In probability theory and statistics, the variance is a measure of how far a set of numbers is spread out. It is one of several descriptors of a probability distribution, describing how far the numbers lie from the mean (expected value). In particular, the variance is one of the moments of a distribution. In that context, it forms part of a systematic approach to distinguishing between probability distributions. While other such approaches have been developed, those based on moments are advantageous in terms of mathematical and computational simplicity.
The variance is a parameter describing in part either the actual probability distribution of an observed population of numbers, or the theoretical probability distribution of a sample (a not-fully-observed population) of numbers. In the latter case a sample of data from such a distribution can be used to construct an estimate of its variance: in the simplest cases this estimate can be the sample variance, defined below.
The variance of a random variable or distribution is the expectation, or mean, of the squared deviation of that variable from its expected value or mean. Thus the variance is a measure of the amount of variation of the values of that variable, taking account of all possible values and their probabilities or weightings (not just the extremes which give the range).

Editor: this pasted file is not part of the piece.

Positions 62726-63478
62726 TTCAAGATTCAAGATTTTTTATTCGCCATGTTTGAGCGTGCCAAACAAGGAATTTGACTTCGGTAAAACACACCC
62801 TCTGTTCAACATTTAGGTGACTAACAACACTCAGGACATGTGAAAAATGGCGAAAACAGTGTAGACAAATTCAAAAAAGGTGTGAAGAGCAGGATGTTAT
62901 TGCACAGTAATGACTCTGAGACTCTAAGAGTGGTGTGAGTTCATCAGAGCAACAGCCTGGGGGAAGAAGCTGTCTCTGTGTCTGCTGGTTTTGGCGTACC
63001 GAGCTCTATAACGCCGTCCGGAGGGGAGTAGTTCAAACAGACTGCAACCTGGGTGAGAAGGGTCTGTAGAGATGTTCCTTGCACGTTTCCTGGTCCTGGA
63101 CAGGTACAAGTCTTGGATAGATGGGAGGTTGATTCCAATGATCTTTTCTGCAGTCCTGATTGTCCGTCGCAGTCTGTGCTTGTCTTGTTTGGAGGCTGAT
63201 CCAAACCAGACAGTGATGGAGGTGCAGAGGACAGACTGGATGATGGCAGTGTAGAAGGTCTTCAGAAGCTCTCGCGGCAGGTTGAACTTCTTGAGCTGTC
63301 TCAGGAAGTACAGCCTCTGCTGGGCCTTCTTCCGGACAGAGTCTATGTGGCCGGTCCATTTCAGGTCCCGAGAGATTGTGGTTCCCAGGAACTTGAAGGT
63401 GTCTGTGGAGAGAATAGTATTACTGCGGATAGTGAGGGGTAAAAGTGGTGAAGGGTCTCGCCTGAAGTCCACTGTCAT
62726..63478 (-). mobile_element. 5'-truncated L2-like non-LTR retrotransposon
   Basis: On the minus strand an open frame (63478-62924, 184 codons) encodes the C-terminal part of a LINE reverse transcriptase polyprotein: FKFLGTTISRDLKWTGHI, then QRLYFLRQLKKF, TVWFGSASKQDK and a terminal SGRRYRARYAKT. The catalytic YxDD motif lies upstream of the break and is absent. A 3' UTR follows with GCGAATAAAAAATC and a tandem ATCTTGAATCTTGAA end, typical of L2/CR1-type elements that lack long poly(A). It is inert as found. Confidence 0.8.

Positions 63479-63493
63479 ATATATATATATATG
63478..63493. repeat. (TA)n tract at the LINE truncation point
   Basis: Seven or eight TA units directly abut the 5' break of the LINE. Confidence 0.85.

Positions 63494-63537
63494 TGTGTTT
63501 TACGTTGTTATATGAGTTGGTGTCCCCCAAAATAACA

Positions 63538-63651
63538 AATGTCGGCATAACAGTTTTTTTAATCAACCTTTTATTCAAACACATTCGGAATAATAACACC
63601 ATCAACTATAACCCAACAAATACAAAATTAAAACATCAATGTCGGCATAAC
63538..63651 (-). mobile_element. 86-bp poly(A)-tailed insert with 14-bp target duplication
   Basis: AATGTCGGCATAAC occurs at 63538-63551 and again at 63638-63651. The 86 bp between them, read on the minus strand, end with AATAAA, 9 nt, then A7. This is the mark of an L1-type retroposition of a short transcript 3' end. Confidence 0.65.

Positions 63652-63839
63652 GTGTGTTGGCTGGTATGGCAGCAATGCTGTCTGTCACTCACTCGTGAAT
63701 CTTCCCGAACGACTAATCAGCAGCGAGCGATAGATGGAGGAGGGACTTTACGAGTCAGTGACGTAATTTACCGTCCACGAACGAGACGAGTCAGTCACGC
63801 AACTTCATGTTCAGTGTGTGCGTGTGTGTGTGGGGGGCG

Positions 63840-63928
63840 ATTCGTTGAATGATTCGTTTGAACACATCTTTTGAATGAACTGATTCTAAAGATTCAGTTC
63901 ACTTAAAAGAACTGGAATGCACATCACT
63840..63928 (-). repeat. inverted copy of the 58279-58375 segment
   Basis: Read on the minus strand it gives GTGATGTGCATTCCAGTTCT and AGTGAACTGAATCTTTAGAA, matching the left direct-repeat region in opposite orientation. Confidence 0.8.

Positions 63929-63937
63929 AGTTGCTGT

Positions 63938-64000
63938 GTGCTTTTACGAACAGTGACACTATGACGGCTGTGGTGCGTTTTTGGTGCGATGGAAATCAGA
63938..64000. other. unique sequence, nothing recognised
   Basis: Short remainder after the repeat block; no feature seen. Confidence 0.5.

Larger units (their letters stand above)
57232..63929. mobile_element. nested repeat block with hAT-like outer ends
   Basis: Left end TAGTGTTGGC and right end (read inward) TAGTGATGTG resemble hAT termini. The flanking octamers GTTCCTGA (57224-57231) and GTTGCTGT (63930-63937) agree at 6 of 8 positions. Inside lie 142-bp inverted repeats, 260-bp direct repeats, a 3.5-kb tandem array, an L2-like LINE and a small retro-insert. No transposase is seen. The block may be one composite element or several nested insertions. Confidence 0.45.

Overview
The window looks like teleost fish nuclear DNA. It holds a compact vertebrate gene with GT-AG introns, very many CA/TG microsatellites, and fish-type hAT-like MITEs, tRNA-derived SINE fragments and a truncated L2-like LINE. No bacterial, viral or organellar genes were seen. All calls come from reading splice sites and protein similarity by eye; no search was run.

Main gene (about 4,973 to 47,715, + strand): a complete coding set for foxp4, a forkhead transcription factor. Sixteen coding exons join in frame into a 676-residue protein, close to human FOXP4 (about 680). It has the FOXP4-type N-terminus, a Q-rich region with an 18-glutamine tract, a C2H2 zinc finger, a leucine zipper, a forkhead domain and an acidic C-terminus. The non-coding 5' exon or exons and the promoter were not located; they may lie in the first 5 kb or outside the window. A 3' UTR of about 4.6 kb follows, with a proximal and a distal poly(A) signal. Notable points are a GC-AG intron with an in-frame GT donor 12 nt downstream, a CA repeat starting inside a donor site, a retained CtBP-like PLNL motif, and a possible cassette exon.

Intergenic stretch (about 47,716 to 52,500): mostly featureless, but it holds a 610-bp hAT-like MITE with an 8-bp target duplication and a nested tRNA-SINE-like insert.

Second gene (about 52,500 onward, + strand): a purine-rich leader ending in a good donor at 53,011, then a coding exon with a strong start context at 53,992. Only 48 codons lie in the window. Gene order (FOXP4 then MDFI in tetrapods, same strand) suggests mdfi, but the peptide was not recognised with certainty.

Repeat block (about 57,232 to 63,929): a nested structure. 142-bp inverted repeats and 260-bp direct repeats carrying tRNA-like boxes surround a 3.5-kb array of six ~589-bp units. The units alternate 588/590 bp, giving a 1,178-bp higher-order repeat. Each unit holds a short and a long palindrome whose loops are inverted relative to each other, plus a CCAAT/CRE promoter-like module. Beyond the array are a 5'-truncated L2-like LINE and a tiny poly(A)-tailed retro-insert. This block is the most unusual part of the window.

For example, a perfect six-sided die, when thrown, has expected value of
Its expected absolute deviation—the mean of the equally likely absolute deviations from the mean—is
But its expected squared deviation—its variance (the mean of the equally likely squared deviations)—is
As another example, if a coin is tossed twice, the number of heads is: 0 with probability 0.25, 1 with probability 0.5 and 2 with probability 0.25. Thus the mean of the number of heads is 0.25 × 0 + 0.5 × 1 + 0.25 × 2 = 1, and the variance is 0.25 × (0 − 1)2 + 0.5 × (1 − 1)2 + 0.25 × (2 − 1)2 = 0.25 + 0 + 0.25 = 0.5.